The lad got me as i was trying to nonchalantly attach myself to another group going up, however the game was up as the first ones weren’t actually going there at all, just to a nearby church. After a brief period of gnashing my teeth about the prospect of such un-necessary expenditure, I slung him a few bucks and we headed up the trail. Well not THE trail, that would have given the game up, a windy path just off to the side. As soon as you start off the main path is comically obvious. Ah well.
In fact, it’s not very easy at all to get lost on the way up the mountain- Just keep the big drop on your left and follow the hordes of tourists. Don’t get swayed, as I did, by the wider logging trails as they don’t go anywhere, and enquiries with locals definitely will cost you dearly. At least the views are worth it…
Similarly, don’t get clever on your way down. I went by my usual UK navigational norms, reasoning that a wide logging road must head back to civilisation, surely? Plus, I was following another group so had false confidence.
I started trying to do all of the usual Bear Grylls bollocks that I like to think I’m good at, but actually it’s just artful guesswork. A gap in the trees revealed a rail line a few miles away so it seemed prescient to head towards there.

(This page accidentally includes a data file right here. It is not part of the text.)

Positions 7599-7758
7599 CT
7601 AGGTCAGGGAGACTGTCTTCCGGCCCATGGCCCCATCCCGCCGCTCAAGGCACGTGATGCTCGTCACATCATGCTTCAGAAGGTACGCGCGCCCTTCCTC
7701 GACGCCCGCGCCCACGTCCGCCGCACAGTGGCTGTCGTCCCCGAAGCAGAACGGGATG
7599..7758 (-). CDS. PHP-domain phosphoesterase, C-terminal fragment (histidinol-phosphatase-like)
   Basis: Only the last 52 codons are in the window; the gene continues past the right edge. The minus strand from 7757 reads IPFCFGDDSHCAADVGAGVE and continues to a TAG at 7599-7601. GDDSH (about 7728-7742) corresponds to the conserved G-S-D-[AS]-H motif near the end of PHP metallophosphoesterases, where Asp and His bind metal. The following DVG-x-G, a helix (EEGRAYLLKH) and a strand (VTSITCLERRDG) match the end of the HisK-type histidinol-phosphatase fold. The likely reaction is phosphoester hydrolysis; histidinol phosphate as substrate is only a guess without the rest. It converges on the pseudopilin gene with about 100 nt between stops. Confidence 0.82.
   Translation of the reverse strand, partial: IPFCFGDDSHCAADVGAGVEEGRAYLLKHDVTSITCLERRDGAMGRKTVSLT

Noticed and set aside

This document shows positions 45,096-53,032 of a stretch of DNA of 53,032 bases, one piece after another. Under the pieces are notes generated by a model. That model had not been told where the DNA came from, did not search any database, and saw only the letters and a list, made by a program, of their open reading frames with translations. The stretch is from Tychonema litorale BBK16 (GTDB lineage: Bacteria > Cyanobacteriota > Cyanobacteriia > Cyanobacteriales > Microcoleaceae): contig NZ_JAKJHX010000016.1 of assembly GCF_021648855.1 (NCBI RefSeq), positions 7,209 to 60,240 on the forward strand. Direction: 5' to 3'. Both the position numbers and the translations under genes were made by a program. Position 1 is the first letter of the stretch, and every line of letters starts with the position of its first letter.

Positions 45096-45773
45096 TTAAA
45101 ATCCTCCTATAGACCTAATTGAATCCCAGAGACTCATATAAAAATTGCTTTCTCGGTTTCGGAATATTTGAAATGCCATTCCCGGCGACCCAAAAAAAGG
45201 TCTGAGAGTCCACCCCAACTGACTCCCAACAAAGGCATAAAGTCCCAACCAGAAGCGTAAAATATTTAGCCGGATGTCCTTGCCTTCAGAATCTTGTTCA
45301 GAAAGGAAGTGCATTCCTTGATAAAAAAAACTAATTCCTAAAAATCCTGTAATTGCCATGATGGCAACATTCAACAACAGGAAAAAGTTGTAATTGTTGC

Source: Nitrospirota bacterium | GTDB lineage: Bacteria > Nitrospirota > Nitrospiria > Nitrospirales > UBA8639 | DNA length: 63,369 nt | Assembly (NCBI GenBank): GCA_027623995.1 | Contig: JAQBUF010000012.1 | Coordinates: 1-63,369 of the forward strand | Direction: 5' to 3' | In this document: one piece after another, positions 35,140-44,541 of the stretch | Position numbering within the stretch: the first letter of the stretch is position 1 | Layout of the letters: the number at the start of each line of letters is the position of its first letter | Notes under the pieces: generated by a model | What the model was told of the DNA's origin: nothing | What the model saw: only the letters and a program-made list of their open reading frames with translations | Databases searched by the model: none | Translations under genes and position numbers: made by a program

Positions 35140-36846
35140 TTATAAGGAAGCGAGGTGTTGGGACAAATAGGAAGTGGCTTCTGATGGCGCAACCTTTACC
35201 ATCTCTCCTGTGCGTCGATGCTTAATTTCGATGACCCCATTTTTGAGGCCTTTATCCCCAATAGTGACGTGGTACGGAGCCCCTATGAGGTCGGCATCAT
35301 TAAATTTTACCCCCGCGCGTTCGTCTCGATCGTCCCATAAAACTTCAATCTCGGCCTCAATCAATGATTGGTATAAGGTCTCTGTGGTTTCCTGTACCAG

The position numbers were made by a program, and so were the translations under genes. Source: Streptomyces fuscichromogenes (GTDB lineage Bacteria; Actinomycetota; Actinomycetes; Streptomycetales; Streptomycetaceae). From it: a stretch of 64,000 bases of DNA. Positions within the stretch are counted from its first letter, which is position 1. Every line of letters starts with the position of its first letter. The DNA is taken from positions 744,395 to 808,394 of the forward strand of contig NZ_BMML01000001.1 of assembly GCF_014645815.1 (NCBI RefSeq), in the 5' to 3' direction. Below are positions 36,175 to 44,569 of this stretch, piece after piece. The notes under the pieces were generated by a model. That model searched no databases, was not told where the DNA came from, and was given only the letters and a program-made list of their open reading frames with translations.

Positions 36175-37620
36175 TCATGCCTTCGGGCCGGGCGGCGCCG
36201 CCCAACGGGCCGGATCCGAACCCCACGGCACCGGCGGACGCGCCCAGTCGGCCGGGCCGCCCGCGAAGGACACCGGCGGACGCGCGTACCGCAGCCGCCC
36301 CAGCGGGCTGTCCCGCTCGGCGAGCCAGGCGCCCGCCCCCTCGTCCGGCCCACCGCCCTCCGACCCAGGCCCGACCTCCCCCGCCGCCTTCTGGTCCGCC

It looked like there was a path however this petered out extremely quickly. Still, the railway line was still in sight and surely it’ll get wider soon?
No, it really didn’t. The forest opened out into small agricultural terraces which I gingerly picked my way over, around and down. This had all the makings of a Very Bad Idea. At one point I dislodged a huge boulder, which made its way at alarming pace towards a small farmhouse and privy… This was DEFINITELY a very bad idea. Thankfully it flew harmlessly past all parties.
Eventually I got down to flat land. Phew… right, long walk along the railway time. I wasn’t sure quite how long it would be, and annoyingly just missed a train rumbling past the next station halt. It turned out to be a proper trek, and by the time I finally got back to Ella I was destroyed.
On my final night I’d again hoped to dine at the renowned Matey Hut but was thwarted… Unfortunately this is the way of the Lonely Planet- Obscure quirky little eating places get a mention for being obscure and quirky and then the world descends. Never mind. I met an English woman from the hostel who seemed interesting and really, really wanted to try a local dish which you apparently don’t get everywhere, so I tagged along… “Lamprais” or in the strange translation of most places, Lump Rice. Which, basically, it was… A big lump of rice and some other stuff in a banana leaf. Not earth-shattering but decent enough.
She too was a bit of an escapee- A few years in a stressful airline job and then chucked it all in to wander the world. It’s a bit of a privilege that this is an option. Quite a lot of the world don’t even have the concept of ‘holidays’.
Suitably engorged with rice, I waddled back to the hostel for a well-deserved early night before tomorrow’s trek southwards, and the terror of Sri Lankan bus travel…
Next up, Tissarahama and Yala National Park.